"Where Fillmore County News Comes First"
Friday, May 29th, 2015
Volume ∞ Issue ∞
- 10:19:36, May 29th 2015 - Kim Wentworth - @sv80 and doc- I stand by what I posted earlier and reasons I gave. ... [Read More]
- 7:01:26, May 29th 2015 - doc - SV80, very good analogy comparing the cancer diagnosis to global warming. I th ... [Read More]
- 6:51:24, May 29th 2015 - Livin' the dream - Redhorsie51....you must be another one that paid no attention whil ... [Read More]
- 6:09:48, May 29th 2015 - hum - Kingslandgrad, and livinthedream always have stupid posts. Kingslandgrad doesn' ... [Read More]
- 10:10:17, May 28th 2015 - REDHORSE51 - EXCUSE ME............... BUSH IS AT FAULT? AND WHERE DO YOU LIVE THAT ... [Read More]
- 9:06:07, May 28th 2015 - Livin' the dream - Funny how people that actually left Harmony still expect everythin ... [Read More]
- 7:57:41, May 28th 2015 - KingslandGrad95 - expat, The housing incentives that Harmony offers is nothing ne ... [Read More]
- 7:48:14, May 28th 2015 - KingslandGrad95 - Play Nice, just ignore Col. Gudmundson. He has an opinion about ... [Read More]
- 7:37:34, May 28th 2015 - SV80 - Mr. Wentworth: It is simply impossible to have a discussion with you since yo ... [Read More]
- 6:23:55, May 28th 2015 - Play nice - I grew up in a large family. We never owned a house, we always rented. ... [Read More]
Fri, Nov 15th, 2002
Posted in Features
Posted in Features
Citing the need to refocus their energies internally, two Lanesboro arts organizations have formally withdrawn from participating in the Lanesboro Center for the Arts (LCA) project.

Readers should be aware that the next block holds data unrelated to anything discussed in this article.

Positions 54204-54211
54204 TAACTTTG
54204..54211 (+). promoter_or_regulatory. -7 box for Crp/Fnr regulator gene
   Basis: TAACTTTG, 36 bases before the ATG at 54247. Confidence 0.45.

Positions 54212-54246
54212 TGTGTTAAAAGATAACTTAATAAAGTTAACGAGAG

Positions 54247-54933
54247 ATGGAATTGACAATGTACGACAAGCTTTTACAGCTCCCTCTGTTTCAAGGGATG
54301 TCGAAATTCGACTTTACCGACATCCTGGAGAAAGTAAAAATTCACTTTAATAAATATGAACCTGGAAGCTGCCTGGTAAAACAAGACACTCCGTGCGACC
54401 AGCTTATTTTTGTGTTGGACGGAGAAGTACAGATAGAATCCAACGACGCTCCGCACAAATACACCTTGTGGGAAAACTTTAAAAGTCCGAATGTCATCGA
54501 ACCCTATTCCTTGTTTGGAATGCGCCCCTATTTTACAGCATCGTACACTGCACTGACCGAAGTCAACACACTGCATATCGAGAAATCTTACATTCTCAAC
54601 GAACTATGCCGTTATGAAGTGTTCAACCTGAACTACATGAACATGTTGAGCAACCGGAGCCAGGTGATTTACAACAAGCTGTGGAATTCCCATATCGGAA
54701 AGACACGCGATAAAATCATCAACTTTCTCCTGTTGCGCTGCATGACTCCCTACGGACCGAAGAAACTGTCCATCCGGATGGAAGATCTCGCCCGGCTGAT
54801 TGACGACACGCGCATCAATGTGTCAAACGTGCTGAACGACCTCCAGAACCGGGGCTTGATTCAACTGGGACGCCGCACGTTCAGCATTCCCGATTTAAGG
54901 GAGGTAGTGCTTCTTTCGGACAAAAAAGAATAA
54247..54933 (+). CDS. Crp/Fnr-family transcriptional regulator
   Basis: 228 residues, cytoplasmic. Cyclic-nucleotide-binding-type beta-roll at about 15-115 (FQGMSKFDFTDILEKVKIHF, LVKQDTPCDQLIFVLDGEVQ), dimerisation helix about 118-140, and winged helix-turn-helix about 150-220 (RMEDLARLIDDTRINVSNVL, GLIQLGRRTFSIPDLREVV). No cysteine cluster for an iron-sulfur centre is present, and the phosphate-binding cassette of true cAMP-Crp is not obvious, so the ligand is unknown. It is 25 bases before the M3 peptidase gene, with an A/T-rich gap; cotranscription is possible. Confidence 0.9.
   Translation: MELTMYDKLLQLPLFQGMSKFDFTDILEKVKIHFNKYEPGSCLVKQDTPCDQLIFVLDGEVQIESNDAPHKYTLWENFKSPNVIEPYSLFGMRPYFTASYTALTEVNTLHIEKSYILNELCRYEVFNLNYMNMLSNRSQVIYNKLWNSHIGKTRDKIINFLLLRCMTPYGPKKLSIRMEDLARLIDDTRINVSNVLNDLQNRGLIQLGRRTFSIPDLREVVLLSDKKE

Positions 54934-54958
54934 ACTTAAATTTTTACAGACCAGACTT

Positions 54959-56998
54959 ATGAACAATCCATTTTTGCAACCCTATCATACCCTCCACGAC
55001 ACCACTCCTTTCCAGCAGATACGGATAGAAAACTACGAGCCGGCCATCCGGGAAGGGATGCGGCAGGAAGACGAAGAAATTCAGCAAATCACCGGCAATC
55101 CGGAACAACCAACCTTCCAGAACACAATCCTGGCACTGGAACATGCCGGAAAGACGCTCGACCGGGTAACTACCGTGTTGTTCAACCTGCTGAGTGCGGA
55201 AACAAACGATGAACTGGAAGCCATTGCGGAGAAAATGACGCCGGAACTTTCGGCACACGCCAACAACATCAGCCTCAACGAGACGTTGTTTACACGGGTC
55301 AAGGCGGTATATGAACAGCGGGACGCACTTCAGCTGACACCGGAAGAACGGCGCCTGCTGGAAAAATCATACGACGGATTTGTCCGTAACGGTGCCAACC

Commonweal Theatre Com-pany and Cornucopia Art Center announced their decision to pull out of the partnership with the city of Lanesboro at the LCA’s board meeting on Monday, November 11. The decison to withdraw follows several years of volunteer work and community discussion about the possibility of building a regional art center in Lanesboro. It included arts groups lobbying state legislators for $1 million in bonding that, if matched, could be used to help finance the creation of the center. The state also awarded the City of Lanesboro $100,000 to study how best to operate the art center, which would have leased space to Commonweal and Cornucopia. A feasibilty analysis was completed by consulting firm George Sutton and Associates in March showing how the center might be operated. In April the Lanesboro City Council agreed to go into partnership with the two arts organizations on the condition that the operation was sustainable and not a burden to the city. The Lanesboro Center for the Arts, with a nine member board of directors, was created in May with five directors appointed by the Lanesboro City Council and two representatives from each of the two arts organizations. Both Cornucopia and Commonweal stated that part of their reason for withdrawing from the project had to do with the challenge and complexity of working within state bonding regulations, as well as the lack of confidence they had in the feasibility plan. “The complexities of the bond requirements and the economic challenges currently facing our patrons and our organizations led us to this decision,” Phil Dybing, a member of the Cornucopia Board of Directors, stated in a press release. Joe O’Connor, president of the Lanesboro Center for the Arts, commenting on the withdrawal of the two arts organizations from the project, said that the Lanesboro Center for the Arts would continue forward with its mission. “We will report to the Lanesboro City Council on Monday (tonight) about the status of the project to date and our intent to explore alternative courses of action,” O’Connor said. “The Board still views the creation of a Lanesboro Center for the Arts as a viable economic development and culturally enriching project for the entire community.” Editor’s note: The writer of this story, John Torgrimson, is a city appointed representative to the Lanesboro Center for the Arts.